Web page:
Helping you prepare for emergency prep compliance: practical ways to communicate in an emergency, and build your Alternate Communication Plan

 

It’s hard to think about “alternate” communication.  We are always communicating.  We are constantly receiving texts, emails, and phone calls.  Now CMS wants us to have an alternate plan, when we can barely keep up with regular communication.

If you consider, however, as much as we are bombarded, what if we couldn’t?  What if our computers had no power, we couldn’t get to our e mails, and our cell phones were dead.  Would you even know how to find numbers?  What about reaching loved ones?

When we consider alternate communication, it’s a good idea to think in scenario based terms.  Here are some to consider:

You can’t get to your center, and/or need to communicate that the center is closing due to an emergency.  How will you reach your staff, physicians and patients?  Consider how you can access your schedule offsite.  If you store it electronically, can you access remotely?  If not electronically stored, do you bring home a copy of the following day’s schedule?  As part of your plan, decide how you will access patient information for contacting them in the event of an emergency.  I’ve had physician illnesses and family emergencies, power outages and ice storms to contend with at early hours of the morning.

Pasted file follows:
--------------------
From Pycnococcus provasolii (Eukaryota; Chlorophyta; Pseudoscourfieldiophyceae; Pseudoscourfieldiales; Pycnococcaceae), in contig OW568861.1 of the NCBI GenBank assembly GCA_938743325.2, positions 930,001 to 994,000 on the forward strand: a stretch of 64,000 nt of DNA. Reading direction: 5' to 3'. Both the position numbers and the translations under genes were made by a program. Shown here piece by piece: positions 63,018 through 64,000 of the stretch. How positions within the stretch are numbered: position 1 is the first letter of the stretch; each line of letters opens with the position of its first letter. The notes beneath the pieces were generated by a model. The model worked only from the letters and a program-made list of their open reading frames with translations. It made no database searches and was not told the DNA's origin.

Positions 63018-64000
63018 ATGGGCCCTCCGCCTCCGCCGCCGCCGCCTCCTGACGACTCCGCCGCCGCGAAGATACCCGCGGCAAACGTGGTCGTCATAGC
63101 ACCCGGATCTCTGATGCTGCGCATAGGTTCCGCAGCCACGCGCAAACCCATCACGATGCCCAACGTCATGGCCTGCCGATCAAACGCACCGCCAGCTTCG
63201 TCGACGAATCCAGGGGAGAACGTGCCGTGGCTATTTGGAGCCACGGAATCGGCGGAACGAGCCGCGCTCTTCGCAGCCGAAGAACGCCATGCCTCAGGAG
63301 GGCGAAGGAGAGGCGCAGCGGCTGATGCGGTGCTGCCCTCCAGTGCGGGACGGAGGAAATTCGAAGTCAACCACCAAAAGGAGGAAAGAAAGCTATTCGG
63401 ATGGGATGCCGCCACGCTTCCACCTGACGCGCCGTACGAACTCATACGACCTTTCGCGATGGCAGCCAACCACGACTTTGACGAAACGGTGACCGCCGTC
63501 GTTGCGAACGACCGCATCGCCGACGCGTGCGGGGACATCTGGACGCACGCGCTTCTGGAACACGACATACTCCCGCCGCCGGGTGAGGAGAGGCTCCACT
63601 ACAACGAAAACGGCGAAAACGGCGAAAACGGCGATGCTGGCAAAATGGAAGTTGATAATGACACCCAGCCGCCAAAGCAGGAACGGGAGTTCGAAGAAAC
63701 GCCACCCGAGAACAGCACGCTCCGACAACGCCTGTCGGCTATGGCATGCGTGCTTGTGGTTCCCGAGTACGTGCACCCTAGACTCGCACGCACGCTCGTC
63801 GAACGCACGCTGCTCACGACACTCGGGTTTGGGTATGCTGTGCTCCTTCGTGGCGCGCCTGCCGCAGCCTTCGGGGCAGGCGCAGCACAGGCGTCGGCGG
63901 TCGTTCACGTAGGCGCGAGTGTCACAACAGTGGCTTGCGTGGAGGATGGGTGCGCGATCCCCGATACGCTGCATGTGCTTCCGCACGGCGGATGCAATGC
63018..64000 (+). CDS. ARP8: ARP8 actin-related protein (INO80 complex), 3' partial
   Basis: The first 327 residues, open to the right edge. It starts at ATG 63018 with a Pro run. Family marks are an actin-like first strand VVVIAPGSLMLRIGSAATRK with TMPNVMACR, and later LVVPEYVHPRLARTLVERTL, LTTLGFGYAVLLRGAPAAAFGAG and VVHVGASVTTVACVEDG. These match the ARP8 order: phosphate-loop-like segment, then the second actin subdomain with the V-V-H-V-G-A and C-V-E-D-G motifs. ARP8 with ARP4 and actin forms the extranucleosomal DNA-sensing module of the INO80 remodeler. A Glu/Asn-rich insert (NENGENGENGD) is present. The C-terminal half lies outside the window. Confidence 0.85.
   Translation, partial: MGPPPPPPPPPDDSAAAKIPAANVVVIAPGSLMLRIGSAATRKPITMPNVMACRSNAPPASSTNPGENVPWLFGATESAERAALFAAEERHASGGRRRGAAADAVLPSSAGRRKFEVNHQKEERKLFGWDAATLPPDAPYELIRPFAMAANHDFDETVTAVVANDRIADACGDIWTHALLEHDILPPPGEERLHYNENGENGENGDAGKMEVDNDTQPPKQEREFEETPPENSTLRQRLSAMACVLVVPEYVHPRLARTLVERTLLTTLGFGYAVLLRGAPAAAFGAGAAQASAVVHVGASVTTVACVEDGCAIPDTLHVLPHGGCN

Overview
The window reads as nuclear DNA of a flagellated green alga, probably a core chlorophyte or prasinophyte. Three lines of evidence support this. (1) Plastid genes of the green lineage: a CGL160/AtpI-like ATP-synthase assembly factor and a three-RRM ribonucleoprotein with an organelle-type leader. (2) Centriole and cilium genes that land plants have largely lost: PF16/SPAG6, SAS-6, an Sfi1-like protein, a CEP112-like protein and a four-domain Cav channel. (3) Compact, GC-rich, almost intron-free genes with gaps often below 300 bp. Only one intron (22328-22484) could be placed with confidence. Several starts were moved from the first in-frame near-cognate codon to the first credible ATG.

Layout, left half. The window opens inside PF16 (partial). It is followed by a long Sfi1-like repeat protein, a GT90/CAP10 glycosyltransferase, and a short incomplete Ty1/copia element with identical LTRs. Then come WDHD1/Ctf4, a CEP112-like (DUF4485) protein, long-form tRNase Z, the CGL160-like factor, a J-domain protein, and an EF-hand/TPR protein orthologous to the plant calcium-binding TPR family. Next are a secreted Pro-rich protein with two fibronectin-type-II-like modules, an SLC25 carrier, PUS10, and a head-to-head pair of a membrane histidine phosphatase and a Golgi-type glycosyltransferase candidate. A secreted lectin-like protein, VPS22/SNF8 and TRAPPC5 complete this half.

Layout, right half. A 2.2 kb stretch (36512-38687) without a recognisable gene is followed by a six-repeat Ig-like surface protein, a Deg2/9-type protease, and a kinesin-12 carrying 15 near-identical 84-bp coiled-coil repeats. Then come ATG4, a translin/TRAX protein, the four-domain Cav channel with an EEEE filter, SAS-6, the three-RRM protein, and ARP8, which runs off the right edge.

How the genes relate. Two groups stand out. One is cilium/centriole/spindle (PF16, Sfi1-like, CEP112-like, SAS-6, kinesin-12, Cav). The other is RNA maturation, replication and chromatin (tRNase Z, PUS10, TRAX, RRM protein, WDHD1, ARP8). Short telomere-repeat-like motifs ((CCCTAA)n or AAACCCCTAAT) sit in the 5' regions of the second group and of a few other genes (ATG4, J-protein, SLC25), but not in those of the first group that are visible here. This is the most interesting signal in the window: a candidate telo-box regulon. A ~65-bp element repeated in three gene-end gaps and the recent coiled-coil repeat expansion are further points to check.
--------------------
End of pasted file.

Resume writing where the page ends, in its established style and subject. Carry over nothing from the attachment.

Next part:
Can you reach your staff easily and effectively?  I love the GroupMe app.  All facility staff are part of the group and you can text instructions and/or notifications to everyone at once.  It is much easier than texting one at a time, especially when there is a lot of information to share.  As an example, if the facility has no power, you send a GroupMe text, letting everyone know that the facility is closed until power is restored and to standby for further information.

What if you have no cell phone?  There are many numbers I don’t know because I can easily find them in contacts.  Back up and print your contacts so that you can access if your phone is dead. Better, yet, you may want to consider a battery based charging system and chargers as part of your plan.  Amazon has a portable power bank for less than $20.00. If you want to learn more, you can find it here.

You may want to keep a current staff list handy that includes e mails and emergency contacts.  I once had an employee not come to work who was very dependable, and I had no emergency contact person listed in her file.  I ended up contacting police to do a wellness check that we later learned was a family emergency.  Lesson learned from stress and concern.

What if there is no cell service? You may want to consider GoTenna, which allows communication when service is unavailable, and works with most messaging apps. Messages are sent via Bluetooth from the phone which then converts the message that can be sent over radio signals to users, who must also be using the GoTenna. Messages can be sent to groups, and location information can be sent to contacts already in the phone without a signal.   You can also find on Amazon for less than $125.00, which is well worth it if you have no service.  To learn more about GoTenna, you can find it here.

There are great information apps available as well.  NOAA, The Red Cross, or local news stations offer apps.  They won’t help you communicate, but they will keep you informed during an emergency.  Once you have decided on what works best for your facility, don’t forget to put it all in a policy, and update the staff.  You’ll satisfy a CMS requirement, and have a solid plan complete.

 



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